How to calculate customer retention rate in Excel

Excel can be a useful tool for calculating various customer service metrics. You will need to import data from your CRM including customer IDs and acquisition dates.

Once you have this data imported into Excel, you can calculate how many customers you had at the start of the period (CS), how many customers you had at the end of the period (CE), and how many customers were acquired during that period (CN). Then use the customer retention rate formula to calculate your customer retention rate for any time period you choose. Just set the formula to calculate the customer retention rate based on a given time period.

To do this, simply follow the example below:

Customer retention rate calculation example

It can be difficult to picture how this looks in real life, so let’s look at some examples.

Example #1

Let’s say your business started with 100 customers in 2019 and ended with 120 customers in 2020. You also gained 40 new customers in that year. In this case, your customer retention rate would be 80% for that year.

((120-40)/100)) x 100 = 80%

That means you are retaining 80% of your customers each year! We will discuss later in this article if that is a good customer retention rate based on your industry.

Example #2

If you started a month with 500 customers, ended the month with 490 customers, and had 2 new customers that month, your customer retention rate would be 97.6% based on the formula.

((490-2)/500)) x 100 = 97.6%

Great job! That would be a truly amazing retention rate.

customer-retention-rate-formula-example

What’s a good customer retention rate

Now that you know how to use calculate customer retention rate formula, you’re probably wondering what’s a good customer retention rate? The answer to this question varies depending on the industry.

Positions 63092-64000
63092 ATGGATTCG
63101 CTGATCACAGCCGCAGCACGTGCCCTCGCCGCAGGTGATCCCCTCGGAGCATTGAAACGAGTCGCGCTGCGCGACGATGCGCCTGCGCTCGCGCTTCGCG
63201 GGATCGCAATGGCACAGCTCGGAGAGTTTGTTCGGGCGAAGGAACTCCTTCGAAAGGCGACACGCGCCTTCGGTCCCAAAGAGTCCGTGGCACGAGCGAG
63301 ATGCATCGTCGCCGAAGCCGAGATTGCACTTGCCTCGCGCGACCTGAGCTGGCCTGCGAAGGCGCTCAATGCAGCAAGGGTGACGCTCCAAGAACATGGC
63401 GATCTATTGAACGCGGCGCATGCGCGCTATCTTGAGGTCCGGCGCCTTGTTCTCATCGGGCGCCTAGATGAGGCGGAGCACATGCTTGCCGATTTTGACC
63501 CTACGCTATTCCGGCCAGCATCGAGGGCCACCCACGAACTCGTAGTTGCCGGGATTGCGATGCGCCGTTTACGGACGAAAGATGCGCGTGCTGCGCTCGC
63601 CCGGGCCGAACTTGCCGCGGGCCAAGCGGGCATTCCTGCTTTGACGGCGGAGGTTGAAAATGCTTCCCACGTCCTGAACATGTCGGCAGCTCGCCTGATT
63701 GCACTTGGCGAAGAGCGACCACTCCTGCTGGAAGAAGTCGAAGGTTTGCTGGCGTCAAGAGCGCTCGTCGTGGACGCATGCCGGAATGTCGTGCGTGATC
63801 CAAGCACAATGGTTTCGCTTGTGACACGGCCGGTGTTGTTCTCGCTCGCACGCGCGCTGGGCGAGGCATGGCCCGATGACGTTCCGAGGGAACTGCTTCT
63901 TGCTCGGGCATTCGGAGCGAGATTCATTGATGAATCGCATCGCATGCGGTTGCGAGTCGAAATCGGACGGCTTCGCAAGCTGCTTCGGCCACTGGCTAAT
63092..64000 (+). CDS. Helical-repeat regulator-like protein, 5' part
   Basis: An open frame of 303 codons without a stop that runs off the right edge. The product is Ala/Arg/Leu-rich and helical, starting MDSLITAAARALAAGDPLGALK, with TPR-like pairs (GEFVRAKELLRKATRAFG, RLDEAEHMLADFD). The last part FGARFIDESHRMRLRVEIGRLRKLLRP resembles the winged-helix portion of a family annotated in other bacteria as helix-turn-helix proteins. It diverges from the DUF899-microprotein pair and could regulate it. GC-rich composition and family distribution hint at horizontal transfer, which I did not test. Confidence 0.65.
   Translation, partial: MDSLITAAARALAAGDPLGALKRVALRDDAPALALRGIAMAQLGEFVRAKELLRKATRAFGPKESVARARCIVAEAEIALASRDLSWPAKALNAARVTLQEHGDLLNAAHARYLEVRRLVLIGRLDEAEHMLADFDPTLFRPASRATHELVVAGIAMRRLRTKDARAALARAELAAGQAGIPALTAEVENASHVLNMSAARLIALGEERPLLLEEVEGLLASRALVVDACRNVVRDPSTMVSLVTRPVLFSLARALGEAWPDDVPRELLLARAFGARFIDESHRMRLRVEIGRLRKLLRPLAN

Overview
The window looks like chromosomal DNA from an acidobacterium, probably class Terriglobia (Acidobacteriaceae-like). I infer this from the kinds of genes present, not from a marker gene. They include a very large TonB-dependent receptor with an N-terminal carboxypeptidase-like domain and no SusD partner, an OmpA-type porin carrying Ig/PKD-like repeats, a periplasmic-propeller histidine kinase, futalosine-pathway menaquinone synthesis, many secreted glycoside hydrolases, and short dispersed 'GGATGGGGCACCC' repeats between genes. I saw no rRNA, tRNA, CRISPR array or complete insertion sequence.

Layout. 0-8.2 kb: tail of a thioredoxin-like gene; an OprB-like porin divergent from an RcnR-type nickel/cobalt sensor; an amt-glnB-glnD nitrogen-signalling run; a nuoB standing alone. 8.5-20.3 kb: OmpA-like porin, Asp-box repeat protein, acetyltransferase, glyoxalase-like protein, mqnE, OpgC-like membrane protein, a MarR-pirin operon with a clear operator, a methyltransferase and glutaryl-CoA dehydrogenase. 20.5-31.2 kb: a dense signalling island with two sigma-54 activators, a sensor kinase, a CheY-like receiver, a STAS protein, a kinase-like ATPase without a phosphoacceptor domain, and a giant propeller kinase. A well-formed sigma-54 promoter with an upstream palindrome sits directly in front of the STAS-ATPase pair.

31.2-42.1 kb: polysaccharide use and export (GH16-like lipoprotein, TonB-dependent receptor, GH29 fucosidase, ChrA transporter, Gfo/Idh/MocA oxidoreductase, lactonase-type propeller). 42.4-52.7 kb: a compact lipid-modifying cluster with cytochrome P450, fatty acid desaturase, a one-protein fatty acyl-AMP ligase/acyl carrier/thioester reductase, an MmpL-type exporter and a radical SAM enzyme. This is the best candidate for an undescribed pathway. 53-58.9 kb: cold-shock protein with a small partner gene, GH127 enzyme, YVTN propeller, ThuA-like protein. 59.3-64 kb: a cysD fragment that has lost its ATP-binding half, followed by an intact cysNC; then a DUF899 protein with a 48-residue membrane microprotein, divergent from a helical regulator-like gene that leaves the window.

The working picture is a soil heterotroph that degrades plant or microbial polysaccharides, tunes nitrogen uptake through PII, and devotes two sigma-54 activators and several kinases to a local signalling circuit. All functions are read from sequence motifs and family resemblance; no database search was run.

There really is no average customer retention rate for all industries. There are some industries where the customer retention rate is much higher and others where it is much lower.

Average customer retention rate by industry

Customer retention rates vary widely by industry. Some industries have customer retention rates as high as 80% or more, while others have customer retention rates below 20%.

Here are some statistics from some of the largest industries:

  • Retail: 63%
  • Banking: 75%
  • Telecom: 78%
  • IT: 81%
  • Insurance: 83%
  • Professional services: 84%
  • Media: 84%

[make into table]

As you can see, customer retention rate varies widely by industry.

Customer retention rates for e-commerce

The customer retention rate for e-commerce is much lower than in other industries. This makes sense because it’s easier for customers to switch to a different e-commerce company.

The customer retention rate for e-commerce businesses is particularly important because of the high cost of acquiring new customers. The customer acquisition cost for e-commerce businesses is $58 on average. This means that it’s important for e-commerce businesses to focus on customer retention.

Understanding the customer retention rate formula

Customer retention rate formulas can seem confusing at first, but it is really very simple. Calculating the customer retention rate is essential for understanding how well your business is doing at creating loyal customers. 

If you have a low customer retention rate, don’t worry! It might just mean your customer service representatives need the tools to connect with customers. Check out our course catalog to find the one that works best for your team!